Will Toyota's journey toward becoming a 'mobility company' be paved with e-Palettes?
Early this year in Las Vegas at the Consumer Electronics Show, Toyota unveiled a hard-to-define self-driving concept vehicle, alongside a slate of high-profile companies that included Amazon, Pizza Hut, Uber and Chinese ride-hailing app DiDi as partners.
It was called the e-Palette, and with it, Toyota pitched a vision of the future in which shared vehicles spend part of the time as traveling sneaker showrooms, part of the time as driverless package delivery vans and part of the time moving people.
Before that future becomes a reality, though, Toyota has to get through the Olympics.
Toyota officials said e-Palettes—which are essentially flat platforms that serve as a base for interchangeable upper bodies—will move athletes to and from the Athletes' Village in 2020 in Tokyo. That might sound simple enough, but it's the highest profile test yet of Toyota Motor Corporation president, Akio Toyoda's charge to become a "mobility company."
The automaker hopes that the 2020 Games will be a showcase for not just the e-Palette, but for the software platforms that tell vehicles where to go and when.
Asked about the biggest challenge for engineers working on such a tight deadline, Junya Kida of Toyota's MaaS (or Mobility as a Service) business division replied with a wry smile.
"Everything," he said.
Kida said the idea was developed over a few years based on conversations with "customers—the alliance members.
"We're not a service provider; they will be the service providers. So we listened carefully," he said.
Alliance partners were able to lend Toyota expertise where the automaker has less—like Amazon's voice recognition tech.
Kida said he had made several trips to Plano to work with Toyota Connected leaders, too. He said Toyota hopes to start commercializing the e-Palette sometime in the 2020s.
Sam Abuelsamid, a senior analyst with Navigant research, said the e-Palette is "actually a big deal" because the promising concept is both a services platform and a physical vehicle.
"Vehicles are going to require a different approach," he said. "The traditional approach for a manufacturer has been to sell it and forget it."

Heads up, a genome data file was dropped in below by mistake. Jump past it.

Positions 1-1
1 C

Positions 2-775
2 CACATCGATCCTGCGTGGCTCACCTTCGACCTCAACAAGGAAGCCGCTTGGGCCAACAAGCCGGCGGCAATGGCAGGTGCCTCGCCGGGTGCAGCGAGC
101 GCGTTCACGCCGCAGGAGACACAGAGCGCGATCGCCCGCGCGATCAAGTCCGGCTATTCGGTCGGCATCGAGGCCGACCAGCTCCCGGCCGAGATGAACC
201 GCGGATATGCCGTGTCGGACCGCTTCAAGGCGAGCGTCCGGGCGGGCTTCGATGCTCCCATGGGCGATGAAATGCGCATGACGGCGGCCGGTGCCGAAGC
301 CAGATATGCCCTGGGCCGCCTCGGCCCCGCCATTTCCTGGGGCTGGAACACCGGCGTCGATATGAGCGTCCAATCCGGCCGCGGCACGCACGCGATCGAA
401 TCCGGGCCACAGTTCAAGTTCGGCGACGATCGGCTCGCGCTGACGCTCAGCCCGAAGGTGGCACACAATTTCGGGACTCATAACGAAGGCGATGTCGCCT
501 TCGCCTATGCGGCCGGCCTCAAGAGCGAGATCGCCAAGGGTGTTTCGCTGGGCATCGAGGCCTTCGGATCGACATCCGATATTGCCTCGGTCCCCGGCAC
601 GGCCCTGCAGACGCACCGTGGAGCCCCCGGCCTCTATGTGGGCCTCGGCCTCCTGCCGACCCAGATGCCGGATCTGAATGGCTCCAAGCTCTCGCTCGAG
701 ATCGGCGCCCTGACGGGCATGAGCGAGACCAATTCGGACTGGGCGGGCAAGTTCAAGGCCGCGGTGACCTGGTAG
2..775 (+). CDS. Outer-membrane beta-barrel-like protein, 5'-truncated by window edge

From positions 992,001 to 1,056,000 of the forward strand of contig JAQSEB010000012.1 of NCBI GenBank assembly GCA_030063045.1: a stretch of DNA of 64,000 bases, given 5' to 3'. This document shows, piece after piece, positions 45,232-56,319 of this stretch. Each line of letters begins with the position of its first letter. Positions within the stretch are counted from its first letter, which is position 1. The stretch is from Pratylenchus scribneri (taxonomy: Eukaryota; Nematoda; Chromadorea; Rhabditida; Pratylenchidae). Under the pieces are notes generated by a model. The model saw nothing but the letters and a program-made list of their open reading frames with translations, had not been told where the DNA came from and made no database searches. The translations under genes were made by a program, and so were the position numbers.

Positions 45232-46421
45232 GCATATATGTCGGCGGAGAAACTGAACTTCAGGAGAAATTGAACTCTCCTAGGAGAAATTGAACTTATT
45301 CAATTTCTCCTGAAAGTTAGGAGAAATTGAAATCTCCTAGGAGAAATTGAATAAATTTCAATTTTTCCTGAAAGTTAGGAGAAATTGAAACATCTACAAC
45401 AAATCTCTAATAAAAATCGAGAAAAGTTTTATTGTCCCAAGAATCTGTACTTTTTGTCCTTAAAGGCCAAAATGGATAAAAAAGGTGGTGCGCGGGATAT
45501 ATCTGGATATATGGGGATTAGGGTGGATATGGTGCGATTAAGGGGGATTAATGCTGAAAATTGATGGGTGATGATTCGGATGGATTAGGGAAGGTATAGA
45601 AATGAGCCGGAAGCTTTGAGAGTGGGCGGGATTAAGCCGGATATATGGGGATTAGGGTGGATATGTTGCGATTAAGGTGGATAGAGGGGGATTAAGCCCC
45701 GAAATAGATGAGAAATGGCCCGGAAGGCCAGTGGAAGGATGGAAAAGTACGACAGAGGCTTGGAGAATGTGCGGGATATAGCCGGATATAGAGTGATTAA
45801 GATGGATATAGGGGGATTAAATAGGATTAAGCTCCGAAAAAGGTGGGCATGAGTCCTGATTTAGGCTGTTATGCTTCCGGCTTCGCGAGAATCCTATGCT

But when more vehicles are automated, they'll require regular software updates as well as hardware maintenance.
Vehicle usage might become more subscription-based. If that's the case, Abuelsamid said, then the vehicle, like an airplane, will have to be in operation as much as possible.
"When an airplane's in the sky, it's making money," he said.
A flexible vehicle like the e-Palette gives subscribers (or owners) options to adjust how it's used based on demand. If, for example, there's more demand during the work day for a vehicle to deliver packages, then at rush hour there's more demand for ride sharing, then a vehicle that can switch over easily will maximize the amount of time it can be used.
"The idea of this flexible vehicle architecture—everybody's playing around with this," he said, citing Swiss company Rinspeed's Snap vehicle as an example.
Abuelsamid said if the e-Palette demonstration at the Olympics is successful, that places Toyota near the head of the pack of companies trying to crack the autonomous vehicle code.
But it's still tough to say how things will ultimately shake out even five years later.
"When people ask who's leading, I say it's like asking who's leading into the first turn of the 24 Hours of Le Mans (car race)," he said. "It's way too early to say who's going to win."
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